I love dictionaries. I like to sit and read them, immersed in the words that make up our own stories. That is how I first came across the original meaning of the word “manufacture.”
The Oxford English Dictionary, in its primary, 17th-century, definition of the word, defines it as “the action or process of making by hand.” Another definition from the 17th century reads: “Working with the hands; a manual occupation, handicraft.”
These original meanings are mainly obsolete. Since the industrial revolution, we have associated the word “manufacture” with large-scale, centralized, machine-driven making of materials and goods. In the near future, however, every one of us will have the ability to make things at home, to manufacture things again—with our hands, using mechanical power and intellectual power in new ways. Printing in 3-D is going to take manufacturing back to its roots.
I was mesmerized when I saw my first 3-D printer in action back in the 1990s. The machining processes of traditional manufacturing were subtractive—paring, chiseling, grinding and filing—but 3-D printing is additive, building layer on layer. When I came across a method, based on 3-D printing, of correcting infant cleft palate, it took my breath away. Conventional surgery is invasive and painful to the point of barbarism, but the new technique promises a way for every child to soon have the right to smile.
Applications for 3-D printing have proliferated. They include the construction of “missing” pieces in jigsaw puzzles, screws and skull fragments; manufacture of body parts (initially bones and joints but recently body organs); production of new materials and chemicals; and manufacture of containers of various sizes, even entire buildings.
Soon manufacturing will start resembling the world of cooking. You can use raw ingredients, although that requires a high level of expertise. You can have someone else prepare the ingredients for you in advance or integrate the ingredients into prepared dishes or even for entire meals. Start to finish, the process can be done according to different levels of time, cost and quality. The specifications—the “recipes”—are where the real intellectual value is created. What can be combined and how, reliably, repeatably and safely? What alternatives and substitutions are possible? What can be modified for each instance?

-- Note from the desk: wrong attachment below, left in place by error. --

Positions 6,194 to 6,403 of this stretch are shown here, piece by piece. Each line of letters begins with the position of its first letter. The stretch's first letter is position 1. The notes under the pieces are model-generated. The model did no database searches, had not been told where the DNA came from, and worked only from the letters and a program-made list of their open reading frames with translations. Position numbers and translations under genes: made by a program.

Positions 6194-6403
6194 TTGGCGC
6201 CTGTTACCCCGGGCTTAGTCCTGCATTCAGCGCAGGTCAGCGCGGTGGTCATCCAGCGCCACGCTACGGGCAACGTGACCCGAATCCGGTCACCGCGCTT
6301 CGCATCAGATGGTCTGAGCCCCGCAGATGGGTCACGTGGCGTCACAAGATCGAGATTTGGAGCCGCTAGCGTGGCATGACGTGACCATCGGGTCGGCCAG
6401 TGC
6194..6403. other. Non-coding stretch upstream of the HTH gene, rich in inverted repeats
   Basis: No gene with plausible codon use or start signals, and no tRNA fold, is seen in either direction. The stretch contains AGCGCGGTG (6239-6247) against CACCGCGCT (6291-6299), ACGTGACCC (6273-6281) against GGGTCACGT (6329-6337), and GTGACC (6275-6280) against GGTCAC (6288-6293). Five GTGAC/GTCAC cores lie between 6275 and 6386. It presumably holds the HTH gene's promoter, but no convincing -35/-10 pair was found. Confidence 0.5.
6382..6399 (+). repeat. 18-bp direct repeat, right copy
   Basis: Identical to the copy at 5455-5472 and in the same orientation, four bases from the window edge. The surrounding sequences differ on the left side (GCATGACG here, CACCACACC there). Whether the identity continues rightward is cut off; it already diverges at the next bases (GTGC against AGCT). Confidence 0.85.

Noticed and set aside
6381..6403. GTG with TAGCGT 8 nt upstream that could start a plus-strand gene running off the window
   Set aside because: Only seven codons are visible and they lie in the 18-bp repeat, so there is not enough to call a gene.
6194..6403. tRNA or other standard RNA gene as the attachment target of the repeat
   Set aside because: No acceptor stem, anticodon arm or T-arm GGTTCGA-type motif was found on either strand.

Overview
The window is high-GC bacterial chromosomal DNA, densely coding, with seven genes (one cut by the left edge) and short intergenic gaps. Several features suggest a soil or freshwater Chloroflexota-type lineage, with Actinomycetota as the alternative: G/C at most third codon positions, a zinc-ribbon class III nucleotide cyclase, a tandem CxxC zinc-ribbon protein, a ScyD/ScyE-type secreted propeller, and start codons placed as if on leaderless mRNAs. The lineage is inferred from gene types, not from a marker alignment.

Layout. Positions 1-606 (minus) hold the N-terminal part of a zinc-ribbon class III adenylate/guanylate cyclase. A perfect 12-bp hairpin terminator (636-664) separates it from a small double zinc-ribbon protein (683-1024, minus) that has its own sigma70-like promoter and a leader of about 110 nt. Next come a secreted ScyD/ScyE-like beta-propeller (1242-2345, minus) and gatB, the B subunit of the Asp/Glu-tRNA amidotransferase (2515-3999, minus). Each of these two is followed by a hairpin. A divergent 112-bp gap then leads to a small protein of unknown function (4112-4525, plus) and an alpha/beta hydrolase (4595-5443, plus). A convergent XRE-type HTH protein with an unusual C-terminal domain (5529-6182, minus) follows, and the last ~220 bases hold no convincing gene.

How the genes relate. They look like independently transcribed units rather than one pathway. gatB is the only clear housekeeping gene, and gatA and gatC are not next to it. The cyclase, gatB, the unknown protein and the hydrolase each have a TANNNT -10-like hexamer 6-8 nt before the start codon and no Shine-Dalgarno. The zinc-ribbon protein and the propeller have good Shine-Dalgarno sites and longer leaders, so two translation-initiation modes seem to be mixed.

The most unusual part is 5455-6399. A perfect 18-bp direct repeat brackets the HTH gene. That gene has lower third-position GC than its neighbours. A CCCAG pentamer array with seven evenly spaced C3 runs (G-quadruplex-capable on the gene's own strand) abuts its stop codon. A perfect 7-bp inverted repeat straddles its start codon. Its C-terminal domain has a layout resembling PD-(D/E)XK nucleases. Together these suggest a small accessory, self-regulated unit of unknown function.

If the creative process in manufacturing were all about recipes, what would the world look like? The new creators will be those who have access to the laboratories where they can safely experiment with different ways of manufacturing and verify the results before they are disseminated. Such facilities will have to cover a host of specialist experts, substance by substance, material by material, with the necessary knowledge of physics, chemistry, biology, electronics, design, social anthropology, law—the works. And they will have the tools and machines needed to experiment, iterate, learn, fix and reiterate until they attain the right levels of reliability, safety and affordability.
To invent this kind of process, we can draw on the experience of the film industry.
Instead of the lab, we have a studio. Instead of creative geniuses, we have stars. Instead of a variety of specialists, we have a production crew. Instead of a director and a producer to bring all these parts together, we have the people who lead the creative process and the financial investment.
The film industry knows about iteration. It knows about different genres of production. It knows about certification before public release. It knows about scripts, recipes—specifications.
The Hollywood we know wrote and directed the scripts of things we would then watch in large cinemas and later on in the comfort of our homes. There is a new Hollywood coming, where people write and publish the scripts for making things, which we as individuals and as collectives will follow. All of us will be able to bring back the original meaning of “manufacture,” as we make things that feed us, keep us healthy, repair us and entertain us.